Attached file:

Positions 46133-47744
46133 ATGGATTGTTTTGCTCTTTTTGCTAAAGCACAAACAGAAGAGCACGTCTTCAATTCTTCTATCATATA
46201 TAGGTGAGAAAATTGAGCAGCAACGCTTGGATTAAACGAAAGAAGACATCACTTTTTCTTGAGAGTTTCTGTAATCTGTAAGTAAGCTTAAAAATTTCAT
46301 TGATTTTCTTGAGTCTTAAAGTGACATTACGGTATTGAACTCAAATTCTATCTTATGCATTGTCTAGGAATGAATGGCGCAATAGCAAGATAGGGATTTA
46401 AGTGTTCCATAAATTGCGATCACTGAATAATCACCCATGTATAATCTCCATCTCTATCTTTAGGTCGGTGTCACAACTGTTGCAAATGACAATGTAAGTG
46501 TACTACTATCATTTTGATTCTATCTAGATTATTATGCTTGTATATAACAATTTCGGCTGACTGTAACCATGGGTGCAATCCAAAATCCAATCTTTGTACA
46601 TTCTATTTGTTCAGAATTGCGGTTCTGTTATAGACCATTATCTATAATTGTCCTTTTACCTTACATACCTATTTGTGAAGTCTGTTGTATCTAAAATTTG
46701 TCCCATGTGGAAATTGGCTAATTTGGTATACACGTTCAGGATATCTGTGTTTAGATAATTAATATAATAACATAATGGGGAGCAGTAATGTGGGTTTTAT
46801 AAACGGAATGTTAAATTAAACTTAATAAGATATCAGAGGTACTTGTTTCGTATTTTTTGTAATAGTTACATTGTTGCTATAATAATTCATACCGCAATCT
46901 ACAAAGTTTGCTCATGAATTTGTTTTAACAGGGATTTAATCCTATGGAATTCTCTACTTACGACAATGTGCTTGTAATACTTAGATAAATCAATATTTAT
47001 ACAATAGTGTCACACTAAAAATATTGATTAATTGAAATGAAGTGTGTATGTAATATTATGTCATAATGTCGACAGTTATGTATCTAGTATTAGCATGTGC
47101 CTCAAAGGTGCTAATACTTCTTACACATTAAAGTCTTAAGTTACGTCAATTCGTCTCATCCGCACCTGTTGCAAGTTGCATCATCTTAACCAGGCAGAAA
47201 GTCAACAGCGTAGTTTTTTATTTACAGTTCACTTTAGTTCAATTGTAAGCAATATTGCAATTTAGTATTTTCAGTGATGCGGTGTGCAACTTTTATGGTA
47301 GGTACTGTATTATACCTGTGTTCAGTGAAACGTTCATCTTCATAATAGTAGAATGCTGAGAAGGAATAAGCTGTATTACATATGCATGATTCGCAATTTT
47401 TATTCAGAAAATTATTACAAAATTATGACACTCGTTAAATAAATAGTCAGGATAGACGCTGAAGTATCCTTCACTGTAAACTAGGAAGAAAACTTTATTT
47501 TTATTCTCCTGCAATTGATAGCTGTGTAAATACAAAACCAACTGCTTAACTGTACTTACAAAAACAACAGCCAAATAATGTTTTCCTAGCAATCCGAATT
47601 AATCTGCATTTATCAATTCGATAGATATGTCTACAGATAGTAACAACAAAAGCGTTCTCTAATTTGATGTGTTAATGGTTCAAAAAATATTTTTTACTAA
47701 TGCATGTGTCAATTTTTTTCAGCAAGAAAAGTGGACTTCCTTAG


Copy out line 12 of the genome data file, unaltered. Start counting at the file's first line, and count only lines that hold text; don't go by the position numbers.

47101 CTCAAAGGTGCTAATACTTCTTACACATTAAAGTCTTAAGTTACGTCAATTCGTCTCATCCGCACCTGTTGCAAGTTGCATCATCTTAACCAGGCAGAAA